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Letters
Thursday, 30 August 2007
Hurricanes and Roof Design
Topic: Natural Disasters
Dear Editor,Your article entitled ”’Dean’  sparks concern over building code rules, enforcement” published in Business Observer on Wednesday 29 August 2007 is generally consistent with two relatively recent US reports on hurricane damage.  This suggests that the problems discussed are not local in nature.In March 2006, the Roofing Industry Committee on Weather Issues, Inc. [RICOWI, Inc.] published a report entitled “Hurricanes Charley and Ivan Wind Investigation Report” which stated that “generally roofing installed according to the latest codes resisted damage from the winds”.  It also noted that roof edging needed to be securely attached and potential damage from wind-borne debris needed to be addressed.In June 2006, the National Institute of Standards and Technology [NIST] published a report entitled “Performance of Physical Structures in Hurricane Katrina and Hurricane Rita: A Reconnaissance Report” which made 23 recommendations for “stricter adherence to existing building standards, model building codes and good building practices, and a greater recognition of the risks posed by storm surge”.  Three of the more notable recommendations are: (a) to develop risk-based surge maps to guide in the design of coastal structures, (b) to provide guidance in the use of asphalt shingles, metal sheeting, and membrane roofing, and (c) to consider licensing and continuing education of roofing contractors.One difference is that there is no recommendation to abandon all roofing for concrete slabs.  In fact, membranes used to waterproof concrete roofs are also subject to damage and aggregate sometimes used to protect these membranes can also be the air-borne debris that damages neighboring buildings.  Also, undergraduate studies at the Caribbean School of Architecture indicate that typical concrete roofs transmit more heat than a similar timber roofs, with three-times the peak heat-flow: which enters buildings in the late afternoon, making it undesirable for residential construction.  So, persons considering installation of concrete slabs, for hurricane protection, should also expect increased use of fans or air-conditioning, resulting in higher monthly ‘light’ bills. Paul HayManaging PartnerPAUL HAY Consultants Strategic Facility Planning and Design Office Automation 16 Edinburgh AvenueKingston 10Jamaica, W.I. tel: 1 (876) 923-8882cel: 1 (876) 324-4274fax: 1 (876) 925-3373 web: www.phcjam.come-mail: paul.hay@phcjam.com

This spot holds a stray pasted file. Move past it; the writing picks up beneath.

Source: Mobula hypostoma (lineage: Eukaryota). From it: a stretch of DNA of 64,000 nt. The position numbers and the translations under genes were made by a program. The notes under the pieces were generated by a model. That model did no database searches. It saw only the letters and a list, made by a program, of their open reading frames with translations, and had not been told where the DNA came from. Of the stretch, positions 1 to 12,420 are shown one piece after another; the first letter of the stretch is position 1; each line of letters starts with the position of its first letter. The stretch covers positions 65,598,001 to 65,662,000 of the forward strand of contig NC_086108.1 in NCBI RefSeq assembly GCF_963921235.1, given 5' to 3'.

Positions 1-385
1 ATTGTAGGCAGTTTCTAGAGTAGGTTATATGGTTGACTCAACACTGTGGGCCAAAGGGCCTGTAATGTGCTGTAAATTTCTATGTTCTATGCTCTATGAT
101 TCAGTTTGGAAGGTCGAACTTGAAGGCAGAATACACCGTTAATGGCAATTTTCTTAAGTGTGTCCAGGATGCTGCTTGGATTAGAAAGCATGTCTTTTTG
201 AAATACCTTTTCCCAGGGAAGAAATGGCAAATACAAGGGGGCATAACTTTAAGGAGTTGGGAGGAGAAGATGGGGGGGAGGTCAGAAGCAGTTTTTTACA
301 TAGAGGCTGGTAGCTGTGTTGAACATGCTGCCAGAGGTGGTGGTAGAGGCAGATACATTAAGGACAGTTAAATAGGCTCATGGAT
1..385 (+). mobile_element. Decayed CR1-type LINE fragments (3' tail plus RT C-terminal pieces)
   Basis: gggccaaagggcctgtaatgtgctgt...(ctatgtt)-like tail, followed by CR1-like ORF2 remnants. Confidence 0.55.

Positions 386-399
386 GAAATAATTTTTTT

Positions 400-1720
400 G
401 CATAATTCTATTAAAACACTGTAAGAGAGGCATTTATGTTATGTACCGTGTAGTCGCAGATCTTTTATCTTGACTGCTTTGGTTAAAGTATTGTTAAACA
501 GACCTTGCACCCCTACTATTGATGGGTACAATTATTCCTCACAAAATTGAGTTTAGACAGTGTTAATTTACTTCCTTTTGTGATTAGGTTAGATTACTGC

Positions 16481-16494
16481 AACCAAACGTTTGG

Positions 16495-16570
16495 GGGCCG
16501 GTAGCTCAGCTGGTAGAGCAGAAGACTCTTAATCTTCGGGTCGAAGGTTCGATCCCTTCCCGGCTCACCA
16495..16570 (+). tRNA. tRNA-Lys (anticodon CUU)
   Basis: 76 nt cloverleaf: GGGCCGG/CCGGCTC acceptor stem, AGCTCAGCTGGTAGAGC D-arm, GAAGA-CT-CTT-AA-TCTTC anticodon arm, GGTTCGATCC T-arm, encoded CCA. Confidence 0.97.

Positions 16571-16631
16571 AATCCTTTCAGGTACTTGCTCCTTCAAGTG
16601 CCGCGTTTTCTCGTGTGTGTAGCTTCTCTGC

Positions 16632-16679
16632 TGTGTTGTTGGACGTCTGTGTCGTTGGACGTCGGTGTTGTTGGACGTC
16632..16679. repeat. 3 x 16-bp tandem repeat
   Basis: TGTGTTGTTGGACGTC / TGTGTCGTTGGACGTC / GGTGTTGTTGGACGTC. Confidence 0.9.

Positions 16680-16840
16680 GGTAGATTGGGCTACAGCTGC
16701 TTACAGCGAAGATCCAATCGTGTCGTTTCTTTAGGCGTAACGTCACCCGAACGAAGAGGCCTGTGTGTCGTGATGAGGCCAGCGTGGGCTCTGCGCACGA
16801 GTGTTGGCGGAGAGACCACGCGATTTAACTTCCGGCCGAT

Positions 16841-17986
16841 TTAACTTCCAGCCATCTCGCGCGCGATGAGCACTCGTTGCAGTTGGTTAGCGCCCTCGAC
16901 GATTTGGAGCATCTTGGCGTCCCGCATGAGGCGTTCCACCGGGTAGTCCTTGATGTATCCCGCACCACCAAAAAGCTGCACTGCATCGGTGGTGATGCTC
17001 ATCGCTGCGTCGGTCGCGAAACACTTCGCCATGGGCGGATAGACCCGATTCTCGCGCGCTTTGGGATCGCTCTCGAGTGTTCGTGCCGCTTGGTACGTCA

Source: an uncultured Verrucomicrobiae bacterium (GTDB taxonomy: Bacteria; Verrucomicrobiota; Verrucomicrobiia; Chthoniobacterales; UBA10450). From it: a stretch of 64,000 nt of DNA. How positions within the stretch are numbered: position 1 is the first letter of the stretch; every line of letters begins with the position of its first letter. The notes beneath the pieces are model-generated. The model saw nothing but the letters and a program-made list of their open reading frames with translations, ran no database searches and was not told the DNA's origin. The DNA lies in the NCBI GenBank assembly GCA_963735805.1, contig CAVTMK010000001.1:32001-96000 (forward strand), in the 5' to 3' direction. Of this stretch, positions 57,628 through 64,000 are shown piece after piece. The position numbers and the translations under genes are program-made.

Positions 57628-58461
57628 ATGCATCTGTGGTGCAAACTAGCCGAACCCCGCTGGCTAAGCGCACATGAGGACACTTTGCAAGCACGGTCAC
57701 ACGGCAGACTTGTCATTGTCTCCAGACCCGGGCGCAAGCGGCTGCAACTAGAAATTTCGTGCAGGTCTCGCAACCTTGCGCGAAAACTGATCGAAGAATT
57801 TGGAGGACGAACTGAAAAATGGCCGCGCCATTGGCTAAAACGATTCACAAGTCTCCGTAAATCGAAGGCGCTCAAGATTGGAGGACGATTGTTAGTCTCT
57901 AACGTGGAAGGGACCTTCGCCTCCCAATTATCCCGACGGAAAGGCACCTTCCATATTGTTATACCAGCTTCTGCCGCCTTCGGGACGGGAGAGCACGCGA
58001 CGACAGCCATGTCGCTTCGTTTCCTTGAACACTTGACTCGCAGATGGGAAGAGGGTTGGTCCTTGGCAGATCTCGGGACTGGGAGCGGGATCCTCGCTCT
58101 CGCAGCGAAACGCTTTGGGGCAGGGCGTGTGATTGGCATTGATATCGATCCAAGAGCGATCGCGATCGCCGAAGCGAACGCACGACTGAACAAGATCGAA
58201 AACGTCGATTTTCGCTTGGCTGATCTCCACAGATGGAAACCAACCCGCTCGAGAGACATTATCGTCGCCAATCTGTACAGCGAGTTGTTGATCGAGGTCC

Posted by phcjam at 12:01 AM EDT
Wednesday, 20 July 2005
Taking Hurricanes Seriously
Topic: Natural Disasters
THE EDITOR, Sir:

AS THE nation rejoices at the passing of another hurricane we should not forget the complacency of some people regarding hurricane precautions - whether in disregarding evacuation notices or simply carrying on with business as usual.

There seems to be a mis-conception that hurricanes less than Category 5 in magnitude are just nuisances and pose no threat; which is far from the truth. In fact, the category system is not only based on a hurricane's wind speed, but also the extent of damage consistent within a specific band of wind speeds. Possible damage to buildings is as follows:

CATEGORY 1: Well-built, light-weight buildings not secured to the ground are likely to be damaged.

CATEGORY 2: Major damage may occur to similar buildings. Damage to roofing material, windows and doors may occur on other buildings.

CATEGORY 3: Small buildings may be structurally damaged.

CATEGORY 4: Complete failure may occur to roofs of small buildings. Otherwise, extensive damage may occur to roofing material, windows and doors.

CATEGORY 5: Considerable damage may occur to roofs; severe damage to windows and doors; and small buildings may be overturned or blown away.

Of course, this does not include the associated effect of landslides, mudslides, flooding, storm surges, falling trees or other debris. So, the potential for destruction exists with every hurricane and should not be taken lightly. It is much better for us to err on the the side of caution and be safe, than be sorry for not doing so.

I am, etc.,

PAUL HAY

phcadmin@phcjamaica.com

Managing Partner

PAUL HAY Consultants

15a Cassia Park Road

Kingston 10


Posted by phcjam at 6:46 PM EDT
Updated: Tuesday, 15 March 2011 8:07 PM EDT

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